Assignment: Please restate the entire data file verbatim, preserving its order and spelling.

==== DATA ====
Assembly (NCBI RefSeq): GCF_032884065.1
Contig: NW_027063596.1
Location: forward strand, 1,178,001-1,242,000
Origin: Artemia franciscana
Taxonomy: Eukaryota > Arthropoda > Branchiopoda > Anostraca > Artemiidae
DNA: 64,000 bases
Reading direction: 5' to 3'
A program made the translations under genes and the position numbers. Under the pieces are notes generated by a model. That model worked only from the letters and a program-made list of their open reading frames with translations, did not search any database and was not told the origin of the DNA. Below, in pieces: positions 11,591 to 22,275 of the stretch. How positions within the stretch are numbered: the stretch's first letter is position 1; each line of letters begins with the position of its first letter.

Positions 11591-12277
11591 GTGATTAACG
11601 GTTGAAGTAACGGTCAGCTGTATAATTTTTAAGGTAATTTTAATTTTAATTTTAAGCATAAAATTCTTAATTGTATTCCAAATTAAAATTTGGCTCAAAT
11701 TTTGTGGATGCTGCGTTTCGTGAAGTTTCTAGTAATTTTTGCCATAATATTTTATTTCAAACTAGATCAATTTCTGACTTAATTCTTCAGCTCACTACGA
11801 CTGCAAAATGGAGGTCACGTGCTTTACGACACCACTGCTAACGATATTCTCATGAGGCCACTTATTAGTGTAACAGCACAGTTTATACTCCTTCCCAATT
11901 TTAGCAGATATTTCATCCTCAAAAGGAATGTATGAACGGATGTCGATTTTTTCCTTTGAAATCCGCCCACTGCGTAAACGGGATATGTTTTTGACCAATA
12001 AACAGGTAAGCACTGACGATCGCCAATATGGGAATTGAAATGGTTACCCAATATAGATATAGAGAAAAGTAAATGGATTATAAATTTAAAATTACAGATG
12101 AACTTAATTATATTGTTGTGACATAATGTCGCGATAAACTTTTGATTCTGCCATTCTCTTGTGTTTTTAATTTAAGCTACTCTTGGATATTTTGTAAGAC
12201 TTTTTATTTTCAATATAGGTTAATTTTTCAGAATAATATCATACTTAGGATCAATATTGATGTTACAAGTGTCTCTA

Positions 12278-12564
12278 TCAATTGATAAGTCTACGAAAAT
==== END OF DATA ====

Assembly (NCBI RefSeq): GCF_032884065.1
Contig: NW_027063596.1
Location: forward strand, 1,178,001-1,242,000
Origin: Artemia franciscana
Taxonomy: Eukaryota > Arthropoda > Branchiopoda > Anostraca > Artemiidae
DNA: 64,000 bases
Reading direction: 5' to 3'
A program made the translations under genes and the position numbers. Under the pieces are notes generated by a model. That model worked only from the letters and a program-made list of their open reading frames with translations, did not search any database and was not told the origin of the DNA. Below, in pieces: positions 11,591 to 22,275 of the stretch. How positions within the stretch are numbered: the stretch's first letter is position 1; each line of letters begins with the position of its first letter.

Positions 11591-12277
11591 GTGATTAACG
11601 GTTGAAGTAACGGTCAGCTGTATAATTTTTAAGGTAATTTTAATTTTAATTTTAAGCATAAAATTCTTAATTGTATTCCAAATTAAAATTTGGCTCAAAT
11701 TTTGTGGATGCTGCGTTTCGTGAAGTTTCTAGTAATTTTTGCCATAATATTTTATTTCAAACTAGATCAATTTCTGACTTAATTCTTCAGCTCACTACGA
11801 CTGCAAAATGGAGGTCACGTGCTTTACGACACCACTGCTAACGATATTCTCATGAGGCCACTTATTAGTGTAACAGCACAGTTTATACTCCTTCCCAATT
11901 TTAGCAGATATTTCATCCTCAAAAGGAATGTATGAACGGATGTCGATTTTTTCCTTTGAAATCCGCCCACTGCGTAAACGGGATATGTTTTTGACCAATA
12001 AACAGGTAAGCACTGACGATCGCCAATATGGGAATTGAAATGGTTACCCAATATAGATATAGAGAAAAGTAAATGGATTATAAATTTAAAATTACAGATG
12101 AACTTAATTATATTGTTGTGACATAATGTCGCGATAAACTTTTGATTCTGCCATTCTCTTGTGTTTTTAATTTAAGCTACTCTTGGATATTTTGTAAGAC
12201 TTTTTATTTTCAATATAGGTTAATTTTTCAGAATAATATCATACTTAGGATCAATATTGATGTTACAAGTGTCTCTA

Positions 12278-12564
12278 TCAATTGATAAGTCTACGAAAAT